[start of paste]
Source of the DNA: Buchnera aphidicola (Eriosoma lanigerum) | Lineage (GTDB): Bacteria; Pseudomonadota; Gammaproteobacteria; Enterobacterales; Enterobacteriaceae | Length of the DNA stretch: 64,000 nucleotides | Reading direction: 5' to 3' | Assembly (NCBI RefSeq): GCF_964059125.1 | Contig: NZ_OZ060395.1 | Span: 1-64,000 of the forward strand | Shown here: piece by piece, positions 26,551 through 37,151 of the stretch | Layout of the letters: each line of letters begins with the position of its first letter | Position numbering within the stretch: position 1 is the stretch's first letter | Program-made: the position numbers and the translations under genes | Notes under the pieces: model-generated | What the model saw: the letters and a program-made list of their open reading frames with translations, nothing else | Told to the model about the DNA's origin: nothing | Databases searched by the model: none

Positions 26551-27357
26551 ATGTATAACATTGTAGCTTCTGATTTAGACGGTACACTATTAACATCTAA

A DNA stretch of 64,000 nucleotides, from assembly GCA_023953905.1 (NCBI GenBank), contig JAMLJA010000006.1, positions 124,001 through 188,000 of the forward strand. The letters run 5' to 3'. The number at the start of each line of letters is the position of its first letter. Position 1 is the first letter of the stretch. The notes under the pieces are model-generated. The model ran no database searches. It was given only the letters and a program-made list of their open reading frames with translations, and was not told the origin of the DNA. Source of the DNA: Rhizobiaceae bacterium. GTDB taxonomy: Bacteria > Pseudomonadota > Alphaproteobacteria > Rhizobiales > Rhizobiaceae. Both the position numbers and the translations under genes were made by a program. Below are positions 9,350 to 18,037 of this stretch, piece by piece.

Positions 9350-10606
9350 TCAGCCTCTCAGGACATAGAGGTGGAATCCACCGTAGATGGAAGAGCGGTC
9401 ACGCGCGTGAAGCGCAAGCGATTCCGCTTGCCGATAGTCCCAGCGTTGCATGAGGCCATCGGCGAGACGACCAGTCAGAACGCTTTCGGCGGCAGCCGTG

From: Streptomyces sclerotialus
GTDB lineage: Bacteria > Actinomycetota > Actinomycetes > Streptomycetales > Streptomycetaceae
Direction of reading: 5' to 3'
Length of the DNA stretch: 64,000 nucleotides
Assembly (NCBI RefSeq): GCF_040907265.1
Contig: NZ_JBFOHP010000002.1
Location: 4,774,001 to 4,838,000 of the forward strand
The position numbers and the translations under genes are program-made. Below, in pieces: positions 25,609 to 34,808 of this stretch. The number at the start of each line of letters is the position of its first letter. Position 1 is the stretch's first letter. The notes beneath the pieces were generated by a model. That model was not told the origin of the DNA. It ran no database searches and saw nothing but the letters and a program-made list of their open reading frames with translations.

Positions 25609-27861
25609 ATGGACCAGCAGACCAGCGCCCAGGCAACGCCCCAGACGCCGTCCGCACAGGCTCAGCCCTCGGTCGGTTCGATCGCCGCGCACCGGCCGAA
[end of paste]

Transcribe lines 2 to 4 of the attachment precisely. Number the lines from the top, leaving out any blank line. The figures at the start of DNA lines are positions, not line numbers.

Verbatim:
Positions 26551-27357
26551 ATGTATAACATTGTAGCTTCTGATTTAGACGGTACACTATTAACATCTAA

A DNA stretch of 64,000 nucleotides, from assembly GCA_023953905.1 (NCBI GenBank), contig JAMLJA010000006.1, positions 124,001 through 188,000 of the forward strand. The letters run 5' to 3'. The number at the start of each line of letters is the position of its first letter. Position 1 is the first letter of the stretch. The notes under the pieces are model-generated. The model ran no database searches. It was given only the letters and a program-made list of their open reading frames with translations, and was not told the origin of the DNA. Source of the DNA: Rhizobiaceae bacterium. GTDB taxonomy: Bacteria > Pseudomonadota > Alphaproteobacteria > Rhizobiales > Rhizobiaceae. Both the position numbers and the translations under genes were made by a program. Below are positions 9,350 to 18,037 of this stretch, piece by piece.